boredom and disinterest to
keep you at bay.
Werewolf with a beat.


To know where some of this comes from you’ll have to check out the semi-structure provided by today’s NaPoWriMo prompt here. From where I sit, this is a remarkably, terrifyingly revealing poem. Read from it what you will. This was a toughie. ~LD

Spanning the Waters — NaPoWriMo #18 the tiniest of rubaiyats

The river rushes between steep banks
Of pebble and mud, without a word of thanks
to the hips of the bridge that spans its width,
A single step over the joist, and she is over the water’s flanks.
The joists are solid under the flooring beneath her feet,
Though the wooden struts strain and moan in windy sleet,
what’s behind grows dim in the veil of ice
each step only forward, toward the voice of a future she’s yet to meet.


Happiness will be found

One of my students wrote an essay about Raymond Carver’s poem “Happiness” for the literary analysis assignment this week. I didn’t even know that Carver wrote poetry, or maybe it’s among the many things I’ve forgotten. In any case, as I sat with my hot coffee (cream and 2 sugars) Saturday morning marking the student’s analysis, I decided to give the poem a quick read. In this case, the quick read, turned into an entire leisurely stroll down that lane known as Memory.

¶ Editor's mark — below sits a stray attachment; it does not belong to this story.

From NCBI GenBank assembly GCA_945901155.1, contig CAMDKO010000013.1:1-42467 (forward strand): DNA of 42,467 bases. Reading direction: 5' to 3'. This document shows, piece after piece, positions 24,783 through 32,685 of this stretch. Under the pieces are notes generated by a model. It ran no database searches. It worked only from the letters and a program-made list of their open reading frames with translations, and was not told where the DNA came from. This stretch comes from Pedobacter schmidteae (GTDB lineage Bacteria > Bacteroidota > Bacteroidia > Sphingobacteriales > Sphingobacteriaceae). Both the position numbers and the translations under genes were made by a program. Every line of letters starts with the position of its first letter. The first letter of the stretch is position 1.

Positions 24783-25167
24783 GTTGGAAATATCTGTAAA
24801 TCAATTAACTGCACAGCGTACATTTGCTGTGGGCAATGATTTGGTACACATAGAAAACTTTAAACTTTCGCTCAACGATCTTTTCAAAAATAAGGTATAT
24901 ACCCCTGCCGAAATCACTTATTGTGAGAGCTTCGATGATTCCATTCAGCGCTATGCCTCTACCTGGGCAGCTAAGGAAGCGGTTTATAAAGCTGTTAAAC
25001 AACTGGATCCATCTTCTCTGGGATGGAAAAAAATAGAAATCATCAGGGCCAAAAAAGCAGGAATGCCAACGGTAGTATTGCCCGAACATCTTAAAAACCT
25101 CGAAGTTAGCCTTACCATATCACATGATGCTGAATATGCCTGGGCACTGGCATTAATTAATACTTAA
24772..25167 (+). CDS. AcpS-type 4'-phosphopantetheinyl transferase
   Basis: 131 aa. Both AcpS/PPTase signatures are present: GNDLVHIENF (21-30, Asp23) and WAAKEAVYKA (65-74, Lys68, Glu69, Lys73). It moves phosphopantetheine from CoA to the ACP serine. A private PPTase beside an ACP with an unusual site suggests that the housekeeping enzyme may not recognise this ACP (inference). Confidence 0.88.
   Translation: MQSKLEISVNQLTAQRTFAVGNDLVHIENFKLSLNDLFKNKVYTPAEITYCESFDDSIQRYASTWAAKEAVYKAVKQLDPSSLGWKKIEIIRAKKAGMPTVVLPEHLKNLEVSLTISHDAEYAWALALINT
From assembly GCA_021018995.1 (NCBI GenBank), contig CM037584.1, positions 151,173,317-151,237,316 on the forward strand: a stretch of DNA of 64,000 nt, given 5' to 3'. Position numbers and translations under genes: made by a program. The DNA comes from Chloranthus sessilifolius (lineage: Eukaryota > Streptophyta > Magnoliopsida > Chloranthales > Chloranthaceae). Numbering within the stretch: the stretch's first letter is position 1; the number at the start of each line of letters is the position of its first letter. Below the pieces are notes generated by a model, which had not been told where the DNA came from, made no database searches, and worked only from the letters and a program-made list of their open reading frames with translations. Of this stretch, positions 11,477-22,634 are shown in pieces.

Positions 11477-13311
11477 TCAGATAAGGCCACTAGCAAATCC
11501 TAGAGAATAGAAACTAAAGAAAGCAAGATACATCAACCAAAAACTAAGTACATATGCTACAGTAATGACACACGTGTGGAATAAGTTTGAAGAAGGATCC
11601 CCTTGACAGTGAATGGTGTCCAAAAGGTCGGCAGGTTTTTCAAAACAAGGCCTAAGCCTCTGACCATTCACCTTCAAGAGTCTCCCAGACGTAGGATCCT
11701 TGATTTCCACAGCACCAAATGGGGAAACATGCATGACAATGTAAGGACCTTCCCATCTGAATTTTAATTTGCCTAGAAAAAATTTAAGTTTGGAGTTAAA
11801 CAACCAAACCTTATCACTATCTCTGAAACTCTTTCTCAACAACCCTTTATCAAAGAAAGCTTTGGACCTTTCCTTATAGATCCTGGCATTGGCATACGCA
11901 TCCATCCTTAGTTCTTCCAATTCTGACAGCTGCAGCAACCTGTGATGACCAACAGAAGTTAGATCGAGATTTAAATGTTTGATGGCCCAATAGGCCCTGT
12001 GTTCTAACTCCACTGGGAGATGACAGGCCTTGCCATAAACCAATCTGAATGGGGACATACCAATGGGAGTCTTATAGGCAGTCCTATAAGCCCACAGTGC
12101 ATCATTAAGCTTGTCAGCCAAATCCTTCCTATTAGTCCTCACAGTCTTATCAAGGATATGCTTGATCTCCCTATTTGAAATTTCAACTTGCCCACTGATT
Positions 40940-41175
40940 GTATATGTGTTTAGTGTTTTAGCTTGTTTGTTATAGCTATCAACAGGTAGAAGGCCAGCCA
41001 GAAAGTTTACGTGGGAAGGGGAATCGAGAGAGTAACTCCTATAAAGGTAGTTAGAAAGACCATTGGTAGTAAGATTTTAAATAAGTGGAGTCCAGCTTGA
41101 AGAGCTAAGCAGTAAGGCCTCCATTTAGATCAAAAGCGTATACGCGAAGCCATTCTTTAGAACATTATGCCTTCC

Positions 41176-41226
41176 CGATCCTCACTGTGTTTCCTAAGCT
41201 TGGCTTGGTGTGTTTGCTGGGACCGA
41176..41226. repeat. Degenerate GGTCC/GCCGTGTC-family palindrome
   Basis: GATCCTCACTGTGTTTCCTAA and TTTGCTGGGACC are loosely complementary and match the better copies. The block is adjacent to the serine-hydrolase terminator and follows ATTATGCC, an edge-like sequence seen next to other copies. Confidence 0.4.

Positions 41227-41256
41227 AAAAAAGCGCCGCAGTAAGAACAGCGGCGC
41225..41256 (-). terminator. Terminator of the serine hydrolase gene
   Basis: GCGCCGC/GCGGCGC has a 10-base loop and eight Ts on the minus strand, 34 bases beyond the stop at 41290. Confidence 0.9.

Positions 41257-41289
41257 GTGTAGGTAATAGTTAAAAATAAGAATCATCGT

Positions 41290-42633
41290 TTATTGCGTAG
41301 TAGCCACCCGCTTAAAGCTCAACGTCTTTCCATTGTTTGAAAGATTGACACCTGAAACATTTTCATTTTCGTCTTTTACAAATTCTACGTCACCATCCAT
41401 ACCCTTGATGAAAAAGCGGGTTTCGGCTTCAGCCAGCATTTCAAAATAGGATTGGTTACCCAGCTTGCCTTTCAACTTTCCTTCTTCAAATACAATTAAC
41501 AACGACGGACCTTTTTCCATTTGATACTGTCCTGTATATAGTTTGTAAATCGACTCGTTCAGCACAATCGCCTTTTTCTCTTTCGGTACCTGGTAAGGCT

The last time I read any Carver it was for a class in post-modernism. We read some of his short stories, all of which I found resonant but disturbing. I’m sorry I don’t still have my notes to tell you what my 23-year-old self put down as reaction to his work. I do remember I didn’t like his stories. Resonant but disturbing was difficult to incorporate into my worldview back then. I was not surprised though that this little piece of poetic imagery brought to me by a student prompted memories of (again) the way images speak softly but clearly to our experience, reminding us to pay attention.